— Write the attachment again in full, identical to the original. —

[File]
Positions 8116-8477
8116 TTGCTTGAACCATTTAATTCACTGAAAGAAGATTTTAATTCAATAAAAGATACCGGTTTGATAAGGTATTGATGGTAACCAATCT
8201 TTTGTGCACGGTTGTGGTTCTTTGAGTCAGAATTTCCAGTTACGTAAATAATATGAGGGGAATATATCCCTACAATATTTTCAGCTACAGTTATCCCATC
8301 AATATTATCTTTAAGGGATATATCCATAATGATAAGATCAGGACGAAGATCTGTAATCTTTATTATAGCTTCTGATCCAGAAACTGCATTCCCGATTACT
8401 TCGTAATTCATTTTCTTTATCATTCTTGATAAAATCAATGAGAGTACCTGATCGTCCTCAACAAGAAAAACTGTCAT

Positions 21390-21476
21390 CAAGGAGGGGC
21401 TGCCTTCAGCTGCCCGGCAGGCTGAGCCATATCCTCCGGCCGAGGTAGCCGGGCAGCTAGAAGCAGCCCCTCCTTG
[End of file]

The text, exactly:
Positions 8116-8477
8116 TTGCTTGAACCATTTAATTCACTGAAAGAAGATTTTAATTCAATAAAAGATACCGGTTTGATAAGGTATTGATGGTAACCAATCT
8201 TTTGTGCACGGTTGTGGTTCTTTGAGTCAGAATTTCCAGTTACGTAAATAATATGAGGGGAATATATCCCTACAATATTTTCAGCTACAGTTATCCCATC
8301 AATATTATCTTTAAGGGATATATCCATAATGATAAGATCAGGACGAAGATCTGTAATCTTTATTATAGCTTCTGATCCAGAAACTGCATTCCCGATTACT
8401 TCGTAATTCATTTTCTTTATCATTCTTGATAAAATCAATGAGAGTACCTGATCGTCCTCAACAAGAAAAACTGTCAT

Positions 21390-21476
21390 CAAGGAGGGGC
21401 TGCCTTCAGCTGCCCGGCAGGCTGAGCCATATCCTCCGGCCGAGGTAGCCGGGCAGCTAGAAGCAGCCCCTCCTTG